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Above: a detail of a larger acrylic painting. I’ve been trying some new things with acrylics, too…. laminating milky, transluscent papers into this painting, tracing some of my field sketches, and using a graphite paint that I found recently. It is such a good exercise to try to explore the same aesthetic and formal concerns as the white encaustics, but it a radically different medium. I think it keeps things fresh all around, with each medium informing the other. Well, we’ll see. I don’t think the above painting is really successful in the way I want it to be, yet, but I’m going to keep on playing with it. I’d love for it to segue into a new (and parallel) body of work.

And I’ll leave you with one last image, something I picked up on a walk the other day. I don’t know what my neighbors thought, with me traipsing through the neighborhood with my dog and a dead bush, but I love it- it’s color and form- and can’t wait to take an hour or two and draw it from different angles.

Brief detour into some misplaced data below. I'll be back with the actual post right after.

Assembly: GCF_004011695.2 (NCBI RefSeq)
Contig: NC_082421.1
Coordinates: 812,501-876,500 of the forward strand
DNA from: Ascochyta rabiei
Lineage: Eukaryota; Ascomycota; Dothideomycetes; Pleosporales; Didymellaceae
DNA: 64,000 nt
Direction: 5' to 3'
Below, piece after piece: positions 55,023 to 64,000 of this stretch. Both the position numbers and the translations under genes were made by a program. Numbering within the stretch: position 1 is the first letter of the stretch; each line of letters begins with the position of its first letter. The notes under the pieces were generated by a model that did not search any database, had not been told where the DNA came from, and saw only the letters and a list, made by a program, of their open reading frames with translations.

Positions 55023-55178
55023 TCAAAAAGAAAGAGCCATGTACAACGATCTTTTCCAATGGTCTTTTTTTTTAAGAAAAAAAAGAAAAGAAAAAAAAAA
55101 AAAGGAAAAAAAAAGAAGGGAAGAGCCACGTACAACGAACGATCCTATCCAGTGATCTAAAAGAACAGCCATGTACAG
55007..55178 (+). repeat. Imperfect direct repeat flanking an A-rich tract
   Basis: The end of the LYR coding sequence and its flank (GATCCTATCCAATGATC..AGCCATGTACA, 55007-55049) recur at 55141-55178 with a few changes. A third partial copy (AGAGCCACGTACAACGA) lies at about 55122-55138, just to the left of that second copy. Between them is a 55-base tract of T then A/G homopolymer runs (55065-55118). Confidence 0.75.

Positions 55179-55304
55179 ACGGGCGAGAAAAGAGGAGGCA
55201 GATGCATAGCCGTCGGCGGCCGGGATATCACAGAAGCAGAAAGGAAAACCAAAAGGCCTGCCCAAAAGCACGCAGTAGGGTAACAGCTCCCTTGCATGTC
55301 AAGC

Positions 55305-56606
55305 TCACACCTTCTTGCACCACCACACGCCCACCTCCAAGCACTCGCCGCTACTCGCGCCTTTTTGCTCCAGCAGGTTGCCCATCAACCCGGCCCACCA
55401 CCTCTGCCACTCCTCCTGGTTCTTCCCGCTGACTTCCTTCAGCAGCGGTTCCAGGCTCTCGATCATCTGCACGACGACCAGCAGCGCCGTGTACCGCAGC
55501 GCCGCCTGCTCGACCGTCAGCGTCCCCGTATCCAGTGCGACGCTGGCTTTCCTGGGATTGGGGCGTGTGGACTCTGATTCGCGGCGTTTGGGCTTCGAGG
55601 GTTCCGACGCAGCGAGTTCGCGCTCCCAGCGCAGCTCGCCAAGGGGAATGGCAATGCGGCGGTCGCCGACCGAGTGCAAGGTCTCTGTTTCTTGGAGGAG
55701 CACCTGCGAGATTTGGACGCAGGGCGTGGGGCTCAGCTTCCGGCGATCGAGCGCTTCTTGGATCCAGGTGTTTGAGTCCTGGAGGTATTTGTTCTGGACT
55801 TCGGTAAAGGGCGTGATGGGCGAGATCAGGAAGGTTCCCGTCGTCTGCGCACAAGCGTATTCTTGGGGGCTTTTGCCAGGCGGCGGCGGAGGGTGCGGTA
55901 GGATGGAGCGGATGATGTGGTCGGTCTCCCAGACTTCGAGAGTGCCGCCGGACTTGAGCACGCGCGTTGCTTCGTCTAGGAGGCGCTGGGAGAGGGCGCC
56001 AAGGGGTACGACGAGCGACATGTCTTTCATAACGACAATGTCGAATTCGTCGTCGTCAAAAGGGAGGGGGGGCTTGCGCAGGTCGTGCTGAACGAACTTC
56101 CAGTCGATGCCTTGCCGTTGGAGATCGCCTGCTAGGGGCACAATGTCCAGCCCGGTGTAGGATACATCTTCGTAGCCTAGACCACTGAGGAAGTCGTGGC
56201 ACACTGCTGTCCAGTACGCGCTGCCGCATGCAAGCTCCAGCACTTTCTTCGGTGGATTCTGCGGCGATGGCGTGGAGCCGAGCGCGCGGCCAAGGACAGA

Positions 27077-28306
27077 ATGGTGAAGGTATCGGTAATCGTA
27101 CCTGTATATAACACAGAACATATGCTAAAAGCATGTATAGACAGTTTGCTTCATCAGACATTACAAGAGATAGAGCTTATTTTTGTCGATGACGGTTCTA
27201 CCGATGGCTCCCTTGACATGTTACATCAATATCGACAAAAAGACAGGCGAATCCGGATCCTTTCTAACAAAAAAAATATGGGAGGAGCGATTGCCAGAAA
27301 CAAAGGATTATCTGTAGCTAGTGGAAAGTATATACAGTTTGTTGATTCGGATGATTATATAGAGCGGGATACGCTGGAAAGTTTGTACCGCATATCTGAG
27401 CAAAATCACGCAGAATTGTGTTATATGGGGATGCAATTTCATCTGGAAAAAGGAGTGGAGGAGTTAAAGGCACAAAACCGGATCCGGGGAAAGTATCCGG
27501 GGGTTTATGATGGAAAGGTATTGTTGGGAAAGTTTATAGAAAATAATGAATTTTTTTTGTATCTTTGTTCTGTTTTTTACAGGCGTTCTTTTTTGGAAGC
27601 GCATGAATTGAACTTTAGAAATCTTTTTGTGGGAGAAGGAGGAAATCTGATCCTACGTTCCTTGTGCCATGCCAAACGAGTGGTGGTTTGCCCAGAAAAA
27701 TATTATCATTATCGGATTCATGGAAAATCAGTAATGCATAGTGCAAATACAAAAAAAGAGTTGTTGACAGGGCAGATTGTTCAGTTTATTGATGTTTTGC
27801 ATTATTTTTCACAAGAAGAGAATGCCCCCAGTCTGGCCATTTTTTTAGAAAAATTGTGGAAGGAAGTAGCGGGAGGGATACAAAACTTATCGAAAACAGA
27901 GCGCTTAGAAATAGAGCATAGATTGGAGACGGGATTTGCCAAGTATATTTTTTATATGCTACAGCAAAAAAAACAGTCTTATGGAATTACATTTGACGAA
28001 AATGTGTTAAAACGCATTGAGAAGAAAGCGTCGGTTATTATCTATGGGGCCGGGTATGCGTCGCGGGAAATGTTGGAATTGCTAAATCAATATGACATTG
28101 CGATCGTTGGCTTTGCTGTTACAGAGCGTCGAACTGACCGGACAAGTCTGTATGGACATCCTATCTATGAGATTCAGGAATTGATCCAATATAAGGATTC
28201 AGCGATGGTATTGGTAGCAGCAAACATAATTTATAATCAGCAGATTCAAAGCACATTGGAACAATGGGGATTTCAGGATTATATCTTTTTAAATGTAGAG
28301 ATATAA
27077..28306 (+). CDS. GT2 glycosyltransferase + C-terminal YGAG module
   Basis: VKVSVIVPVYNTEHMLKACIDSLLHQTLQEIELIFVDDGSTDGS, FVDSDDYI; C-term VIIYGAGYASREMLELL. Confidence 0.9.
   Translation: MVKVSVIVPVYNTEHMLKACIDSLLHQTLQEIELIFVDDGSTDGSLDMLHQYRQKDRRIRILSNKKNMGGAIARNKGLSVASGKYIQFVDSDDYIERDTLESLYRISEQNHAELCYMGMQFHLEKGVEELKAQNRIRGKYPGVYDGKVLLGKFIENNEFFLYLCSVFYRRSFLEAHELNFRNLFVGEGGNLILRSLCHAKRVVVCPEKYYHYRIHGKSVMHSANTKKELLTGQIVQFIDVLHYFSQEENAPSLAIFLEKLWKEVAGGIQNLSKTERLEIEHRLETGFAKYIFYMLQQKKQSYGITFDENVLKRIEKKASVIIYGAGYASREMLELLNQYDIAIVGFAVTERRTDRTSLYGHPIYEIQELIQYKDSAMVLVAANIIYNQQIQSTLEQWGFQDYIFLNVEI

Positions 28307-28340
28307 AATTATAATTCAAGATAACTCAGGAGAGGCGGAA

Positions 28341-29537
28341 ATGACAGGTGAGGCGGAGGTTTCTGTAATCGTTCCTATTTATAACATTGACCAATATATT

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P.S. I’m going to the opening for “Working in Wax” tonight in Walnut Creek (see announcement below) and am so excited to see so much encaustic work!

Studio Update

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Some new studio shots from this week. I finally got around to cleaning up. I like a good, productive mess, but with my paintings slowly growing in size, and my studio not growing to accommodate, the mess and the art were starting to battle it out in there. So I hung some things up, threw some piles out, vacuumed many a cobweb, and kindly showed some spiders the door. 

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And after a short break from my acrylics, I’ve started experimenting again with what might be an extention of the white encaustic series I’ve been working on. After a year of working on two distinctly separate bodies of work (the nests and the white paintings), I decided that since the nests have been slowing down for a while now, I’d try bringing the acrylic work more in line with the encaustic work, and have been exploring some of the same ideas. But, of course, these two mediums are so, so different- my aim is for the paintings to feel related, but to allow each medium to express it’s own unique influence.  I’ll have some photos of those works in progress soon!